Hunting deer is one of the more popular big game animals and the reason for this is simple; they are located throughout the Americas. They are very adaptable and living in close proximity to where we live and at times depending on the terrain, may live not far from your dwelling.

As we have traveled over the thirty plus years it did not matter where we might be, there were deer there, both Whitetail and Mule deer

Almost all animals, including man, are creatures of habit, taking advantage of anything that makes their life easier including the easiest route possible.

In the first, several years when I had the “cabin” and hunted deer, the deer, especially bucks always seemed to enter a field or food plot from about the same route, avoiding others and taking the one that was easiest to get through.

Many times, these were locations, which were impossible to set up on, as there were no trees to put a deer stand in and a ground blind was hard to conceal, standing out like a sore thumb.

Once spring came, it was all hands on deck, with my hunting partner and me reevaluating the situation and making some changes, spending a lot of time in the woods, figuring out why one trail would be used more than others as all of the trails eventually led to the same bedding area.

I decided to figure it out, to understand why the deer used certain trails and what it would take to make the deer come out in front of our stands instead of the other side of the valley.

We spent a lot of spare time looking over these trails, trying to understand why, if they all started in the same place and eventually led to the food plots and crops, why would they choose one over another?

* I had a deer house on of the first trail that ran through a heavily brushed area along the fence line on down into a draw full of hardwoods and cedars.

* On another trail, towards the middle ridge that came through heavy cedars, where my two man elevated blind was located.

* Another ran from a cornfield into an open valley coming out below another fence line, where I had a brushed in my ground blind.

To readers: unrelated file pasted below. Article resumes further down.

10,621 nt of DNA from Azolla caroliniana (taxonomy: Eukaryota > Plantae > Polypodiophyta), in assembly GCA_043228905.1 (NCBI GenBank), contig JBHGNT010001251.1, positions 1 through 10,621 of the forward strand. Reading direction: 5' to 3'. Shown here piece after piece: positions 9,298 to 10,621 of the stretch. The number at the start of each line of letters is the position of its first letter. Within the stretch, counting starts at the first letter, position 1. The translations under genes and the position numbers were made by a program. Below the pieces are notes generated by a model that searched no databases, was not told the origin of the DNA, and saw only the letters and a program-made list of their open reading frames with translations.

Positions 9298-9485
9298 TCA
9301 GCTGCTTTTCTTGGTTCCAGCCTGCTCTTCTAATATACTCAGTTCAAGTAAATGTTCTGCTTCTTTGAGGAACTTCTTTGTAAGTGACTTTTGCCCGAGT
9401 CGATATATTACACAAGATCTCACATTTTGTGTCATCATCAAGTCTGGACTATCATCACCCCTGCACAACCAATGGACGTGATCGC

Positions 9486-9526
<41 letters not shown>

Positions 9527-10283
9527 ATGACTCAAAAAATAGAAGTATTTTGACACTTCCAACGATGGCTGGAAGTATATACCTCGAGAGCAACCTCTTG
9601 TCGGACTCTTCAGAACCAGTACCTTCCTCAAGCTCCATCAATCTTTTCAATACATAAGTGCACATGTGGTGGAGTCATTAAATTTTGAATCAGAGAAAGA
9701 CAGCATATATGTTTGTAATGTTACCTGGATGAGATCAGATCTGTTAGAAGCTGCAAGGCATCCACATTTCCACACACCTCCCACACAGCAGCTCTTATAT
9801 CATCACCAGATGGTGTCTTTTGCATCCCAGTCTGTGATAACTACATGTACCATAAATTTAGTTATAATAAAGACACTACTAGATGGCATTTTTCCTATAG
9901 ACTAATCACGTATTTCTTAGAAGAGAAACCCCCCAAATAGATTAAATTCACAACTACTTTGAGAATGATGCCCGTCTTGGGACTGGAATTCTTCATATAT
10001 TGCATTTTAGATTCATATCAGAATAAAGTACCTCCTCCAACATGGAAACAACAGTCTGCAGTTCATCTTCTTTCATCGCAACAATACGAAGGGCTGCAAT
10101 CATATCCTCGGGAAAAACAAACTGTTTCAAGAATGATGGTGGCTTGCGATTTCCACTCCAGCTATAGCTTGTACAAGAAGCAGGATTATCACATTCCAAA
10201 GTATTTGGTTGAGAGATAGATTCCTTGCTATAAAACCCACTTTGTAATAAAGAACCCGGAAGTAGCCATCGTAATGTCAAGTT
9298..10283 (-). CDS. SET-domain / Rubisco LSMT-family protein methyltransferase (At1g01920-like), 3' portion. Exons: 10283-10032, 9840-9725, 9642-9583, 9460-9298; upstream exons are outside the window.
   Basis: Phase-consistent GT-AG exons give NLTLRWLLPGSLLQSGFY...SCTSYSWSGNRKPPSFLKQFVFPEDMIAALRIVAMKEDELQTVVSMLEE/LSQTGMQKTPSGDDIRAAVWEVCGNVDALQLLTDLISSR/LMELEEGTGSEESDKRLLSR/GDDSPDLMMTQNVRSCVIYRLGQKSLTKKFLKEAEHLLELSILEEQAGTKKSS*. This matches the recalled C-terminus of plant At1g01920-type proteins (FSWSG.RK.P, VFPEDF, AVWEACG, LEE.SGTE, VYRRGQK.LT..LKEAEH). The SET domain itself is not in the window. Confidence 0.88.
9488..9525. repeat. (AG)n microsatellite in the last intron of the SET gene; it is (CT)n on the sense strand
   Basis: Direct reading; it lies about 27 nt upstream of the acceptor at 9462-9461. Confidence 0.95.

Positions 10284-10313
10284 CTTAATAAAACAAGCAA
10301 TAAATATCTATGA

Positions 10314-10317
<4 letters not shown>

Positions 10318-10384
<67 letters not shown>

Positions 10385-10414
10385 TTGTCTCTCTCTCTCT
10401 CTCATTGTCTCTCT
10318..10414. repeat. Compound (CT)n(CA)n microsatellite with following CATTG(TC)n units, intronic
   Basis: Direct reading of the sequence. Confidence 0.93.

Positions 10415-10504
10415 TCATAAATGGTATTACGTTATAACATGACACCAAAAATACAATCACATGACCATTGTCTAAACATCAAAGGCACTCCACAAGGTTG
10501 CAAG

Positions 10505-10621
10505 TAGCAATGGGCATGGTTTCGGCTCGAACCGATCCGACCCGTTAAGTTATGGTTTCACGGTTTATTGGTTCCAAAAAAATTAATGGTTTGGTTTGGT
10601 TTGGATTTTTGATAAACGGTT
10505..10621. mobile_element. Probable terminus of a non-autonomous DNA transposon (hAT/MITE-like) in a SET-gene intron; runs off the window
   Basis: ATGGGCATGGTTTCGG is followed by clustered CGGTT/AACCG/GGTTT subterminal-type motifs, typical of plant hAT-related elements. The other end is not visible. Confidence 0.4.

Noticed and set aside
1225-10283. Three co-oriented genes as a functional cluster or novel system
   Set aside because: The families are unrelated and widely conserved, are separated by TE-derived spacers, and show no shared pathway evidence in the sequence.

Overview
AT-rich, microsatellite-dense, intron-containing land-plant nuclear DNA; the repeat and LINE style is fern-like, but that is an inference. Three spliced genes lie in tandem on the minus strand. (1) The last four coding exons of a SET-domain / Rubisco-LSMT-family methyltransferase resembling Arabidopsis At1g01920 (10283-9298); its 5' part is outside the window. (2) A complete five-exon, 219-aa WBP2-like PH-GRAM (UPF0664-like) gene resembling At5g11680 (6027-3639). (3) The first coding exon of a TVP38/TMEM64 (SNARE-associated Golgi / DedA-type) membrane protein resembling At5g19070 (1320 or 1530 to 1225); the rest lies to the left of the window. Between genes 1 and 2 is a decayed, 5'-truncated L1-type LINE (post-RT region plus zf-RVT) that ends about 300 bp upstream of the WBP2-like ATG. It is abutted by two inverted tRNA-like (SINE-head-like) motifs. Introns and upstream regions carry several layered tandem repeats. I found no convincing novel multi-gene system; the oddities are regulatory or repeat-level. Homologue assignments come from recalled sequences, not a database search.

* While another one came from the west, down below my “cabin” into the valley that I had cleared of cedar trees that then grew up into heavy, tall nasty weeds. From there, it meandered up towards the ridge, eventually joining with the trails that came out on top.

After spending hours stumbling around, checking out each trail, it was obvious why the deer and especially the bucks where coming out on one or two main trails.

* The first one, followed the new fence line and eventually to an area where many trees had been pushed into a pile out of the way of the new fence, blocking the main trail, with two smaller trails heading up to the ridge.

The smaller trails were fairly well worn, but the small low entrance and its trail through heavier cedars, made it hard for deer, especially a big-racked buck to get through without beating its rack to death.

If I wanted to make it more attractive to the deer, the bucks, making it easier for them to follow, to get through I needed to spend a couple of days opening up trails and trimming the low hanging branches.

* My next trail, consisted of two trails, coming down through the cedars, which seemed to be the one needing the least work, and one that was being used a lot, I trimmed back the cedars, opened up the top, giving the deer more head clearance, making it easier for the deer to travel through it.

* The third trail, was going to take a lot of work, was bordered by dense cedars that came out along a fence line bordered by brush with a steep ravine on one side.

I brought out my weed whacker with a cutting blade and chopped a wider easier trail near the fence and where it came close to another trail across the fence, I used light wire to pull down the top two wires, making it a low area in the fence, a location easier for the deer to get across.

* The final trail, was pretty open from the gate leading from the cornfield out about twenty-two yards, that is where the trail became a disaster as it went into a brush and weed infested bottom with no defined trail across the valley,

In order to make this more attractive and open it up, I used another piece of mechanics or stove pipe wire and pulled the top wire of my gate down 6” to 8” inches, making it easier for the deer to cross.

Using my small riding lawn mower and brush whacker, I cut a clear trail through the briars and brambles, making a nice easy trail that would lead the deer right to another trail leading into the cedars.